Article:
10. Avatar
    Jim  September 27, 2012

    Now that I paid my dues, I can bring the quality of this site down a few levels by reducing its impact factor. To me, if you separate faith from history you just get another academic discipline. Where is the fun in that? After all, if there is no conspiracy happening why would you need a CIA?

    Now for the trivial question – does anyone view Marcus Borg’s dating of Luke to the first decade of the second century as supportable? To me this timing could seem to provide some interesting contextual insight into things like Docetism (sorry for combining two different posted topics). I’m not a historian so I apologize if I’m asking something obvious.

    • Bart Ehrman
      Bart Ehrman  September 27, 2012

      Well, one could argue that if you approach history theologically then you’re just doing theology — and that that too is another academic discipline! 🙂

      Marcus didn’t come up with this idea; it has become one of the standard views recently. I don’t buy it myself, and I think most scholars of the NT don’t buy it, but it’s just a guess on my part. Some very fine scholars agree with it. (Most prominently, Richard Pervo)

  11. Avatar
    alion99  September 29, 2012

    is there a standard method or body for verification of the sources. one source may be authentic for one historian but not for other.

    is it common method for sources in our era are written sources?
    did you hear in seventh century some communities created sciences to verify verbal source in central Asian republics. verification of honesty of the person and did the person mention in chain of narration actually met each other

    • Bart Ehrman
      Bart Ehrman  October 1, 2012

      Sorry — I’m not sure I understand your question(s)!

      • Avatar
        alion99  October 6, 2012

        i have two questions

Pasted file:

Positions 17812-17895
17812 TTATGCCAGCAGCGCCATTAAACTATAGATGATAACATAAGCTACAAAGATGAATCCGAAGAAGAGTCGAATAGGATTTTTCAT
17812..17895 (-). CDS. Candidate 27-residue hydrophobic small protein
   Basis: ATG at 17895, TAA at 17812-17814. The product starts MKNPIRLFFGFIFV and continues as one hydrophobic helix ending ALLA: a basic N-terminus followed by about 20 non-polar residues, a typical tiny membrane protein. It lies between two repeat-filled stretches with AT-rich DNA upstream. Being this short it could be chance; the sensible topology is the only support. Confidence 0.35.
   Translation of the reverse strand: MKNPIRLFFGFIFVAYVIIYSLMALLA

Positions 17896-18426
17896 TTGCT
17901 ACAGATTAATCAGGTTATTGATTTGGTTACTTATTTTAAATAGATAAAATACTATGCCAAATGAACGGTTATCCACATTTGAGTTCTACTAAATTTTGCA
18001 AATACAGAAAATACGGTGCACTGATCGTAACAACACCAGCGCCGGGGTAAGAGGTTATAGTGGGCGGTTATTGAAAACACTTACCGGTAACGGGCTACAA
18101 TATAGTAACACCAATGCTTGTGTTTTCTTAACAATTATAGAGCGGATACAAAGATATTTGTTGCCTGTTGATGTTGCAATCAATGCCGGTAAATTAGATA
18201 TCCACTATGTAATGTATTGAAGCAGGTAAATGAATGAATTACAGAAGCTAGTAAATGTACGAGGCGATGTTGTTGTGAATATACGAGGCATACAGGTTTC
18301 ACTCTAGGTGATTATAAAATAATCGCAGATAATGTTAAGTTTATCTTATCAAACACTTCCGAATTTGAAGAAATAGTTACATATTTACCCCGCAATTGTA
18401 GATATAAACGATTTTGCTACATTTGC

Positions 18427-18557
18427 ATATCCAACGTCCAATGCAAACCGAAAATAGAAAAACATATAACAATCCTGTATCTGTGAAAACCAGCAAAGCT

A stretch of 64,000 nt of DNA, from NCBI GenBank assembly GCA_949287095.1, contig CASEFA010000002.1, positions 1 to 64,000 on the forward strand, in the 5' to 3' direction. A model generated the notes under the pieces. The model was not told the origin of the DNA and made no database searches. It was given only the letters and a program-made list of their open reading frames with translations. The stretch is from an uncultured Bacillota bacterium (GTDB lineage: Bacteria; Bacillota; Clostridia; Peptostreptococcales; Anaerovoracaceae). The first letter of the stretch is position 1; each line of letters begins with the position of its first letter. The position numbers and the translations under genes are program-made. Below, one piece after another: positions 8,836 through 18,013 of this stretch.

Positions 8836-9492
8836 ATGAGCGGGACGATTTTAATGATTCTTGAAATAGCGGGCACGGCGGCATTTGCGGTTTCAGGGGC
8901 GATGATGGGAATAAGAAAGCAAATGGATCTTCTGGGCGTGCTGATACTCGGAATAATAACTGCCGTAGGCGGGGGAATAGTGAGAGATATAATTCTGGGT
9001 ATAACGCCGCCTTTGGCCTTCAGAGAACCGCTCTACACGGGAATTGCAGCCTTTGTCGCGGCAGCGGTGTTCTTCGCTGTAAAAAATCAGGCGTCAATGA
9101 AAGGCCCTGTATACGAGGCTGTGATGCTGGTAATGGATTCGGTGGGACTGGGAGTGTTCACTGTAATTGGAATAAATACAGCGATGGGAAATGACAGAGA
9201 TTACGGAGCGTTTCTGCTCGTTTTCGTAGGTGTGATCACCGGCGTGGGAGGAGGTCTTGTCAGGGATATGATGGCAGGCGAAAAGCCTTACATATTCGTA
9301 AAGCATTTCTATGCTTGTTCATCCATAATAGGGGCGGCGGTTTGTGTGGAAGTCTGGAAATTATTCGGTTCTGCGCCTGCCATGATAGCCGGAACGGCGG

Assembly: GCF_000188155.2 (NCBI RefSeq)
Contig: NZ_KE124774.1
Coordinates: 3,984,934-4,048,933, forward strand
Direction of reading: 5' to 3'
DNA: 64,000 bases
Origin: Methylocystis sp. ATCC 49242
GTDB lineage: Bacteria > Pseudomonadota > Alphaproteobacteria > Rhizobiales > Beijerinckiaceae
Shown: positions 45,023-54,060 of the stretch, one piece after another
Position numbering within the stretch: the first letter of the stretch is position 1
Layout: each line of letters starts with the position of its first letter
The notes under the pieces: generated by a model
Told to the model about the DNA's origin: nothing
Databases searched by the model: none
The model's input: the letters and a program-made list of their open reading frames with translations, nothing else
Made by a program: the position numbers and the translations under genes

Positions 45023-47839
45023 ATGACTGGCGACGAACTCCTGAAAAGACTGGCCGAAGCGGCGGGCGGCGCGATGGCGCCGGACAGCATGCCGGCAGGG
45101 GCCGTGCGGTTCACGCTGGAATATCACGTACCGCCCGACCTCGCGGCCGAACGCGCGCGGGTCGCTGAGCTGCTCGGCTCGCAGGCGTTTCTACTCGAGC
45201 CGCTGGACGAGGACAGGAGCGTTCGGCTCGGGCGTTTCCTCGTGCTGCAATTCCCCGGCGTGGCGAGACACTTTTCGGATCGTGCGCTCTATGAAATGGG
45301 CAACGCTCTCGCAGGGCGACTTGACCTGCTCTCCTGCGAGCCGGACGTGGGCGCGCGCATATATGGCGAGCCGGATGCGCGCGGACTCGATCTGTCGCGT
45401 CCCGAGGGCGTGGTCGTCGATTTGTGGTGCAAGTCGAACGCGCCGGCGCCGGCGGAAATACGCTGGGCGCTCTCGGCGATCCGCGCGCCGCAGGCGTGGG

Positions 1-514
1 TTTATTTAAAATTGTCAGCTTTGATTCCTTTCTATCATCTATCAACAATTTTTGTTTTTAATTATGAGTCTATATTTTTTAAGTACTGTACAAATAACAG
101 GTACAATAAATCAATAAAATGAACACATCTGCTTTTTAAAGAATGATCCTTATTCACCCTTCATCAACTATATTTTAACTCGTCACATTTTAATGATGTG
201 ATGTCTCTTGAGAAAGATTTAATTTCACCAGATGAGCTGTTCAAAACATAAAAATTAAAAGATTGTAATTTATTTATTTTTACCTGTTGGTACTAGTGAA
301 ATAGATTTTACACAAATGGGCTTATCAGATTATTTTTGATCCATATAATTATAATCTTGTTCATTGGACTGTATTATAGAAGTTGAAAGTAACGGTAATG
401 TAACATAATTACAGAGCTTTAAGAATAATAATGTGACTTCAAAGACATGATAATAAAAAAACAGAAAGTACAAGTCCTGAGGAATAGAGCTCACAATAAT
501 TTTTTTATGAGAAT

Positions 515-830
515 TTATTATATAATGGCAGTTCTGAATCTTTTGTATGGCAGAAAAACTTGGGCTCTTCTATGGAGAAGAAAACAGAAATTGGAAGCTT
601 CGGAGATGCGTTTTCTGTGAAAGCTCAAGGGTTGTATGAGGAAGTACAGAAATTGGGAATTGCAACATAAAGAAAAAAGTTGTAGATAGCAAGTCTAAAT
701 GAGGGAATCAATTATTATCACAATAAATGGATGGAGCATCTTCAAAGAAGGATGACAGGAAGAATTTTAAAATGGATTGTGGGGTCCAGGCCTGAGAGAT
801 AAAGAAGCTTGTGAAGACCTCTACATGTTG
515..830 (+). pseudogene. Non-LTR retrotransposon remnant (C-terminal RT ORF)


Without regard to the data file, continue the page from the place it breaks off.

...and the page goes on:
first how can we trust the source of historian are using. one source could be authentic for one historian but not for other. my question is do we have some standard method or body for the source verification.

        second question i believe most of the source for today are written sources. is there any other medium of sources. some central Asian communities devise method to verify verbal sources. for example how honest the person. if in chain of narration any two person are mentioned system verify if two person live in same time and place.

        may be now i am able to clear my questions

        • Bart Ehrman
          Bart Ehrman  October 6, 2012

          It’s much harder for sources that come to us from antiquity. You may want to see my discussions in Jesus: Apocalyptic Prophet of the New Millennium.

  12. Avatar
    DPeel  October 2, 2012

    I was raised as a Southern Baptist and was taught that the Philistines defeated the Jews because God was angry with the Jews. Now, I consider myself more of a “historian” and know the Philistines were simply militarily superior. The facts support the Philistines defeating the Jews but I stay away from the “theology” that the reason was God. I love to read the “facts” and avoid the “divine why”.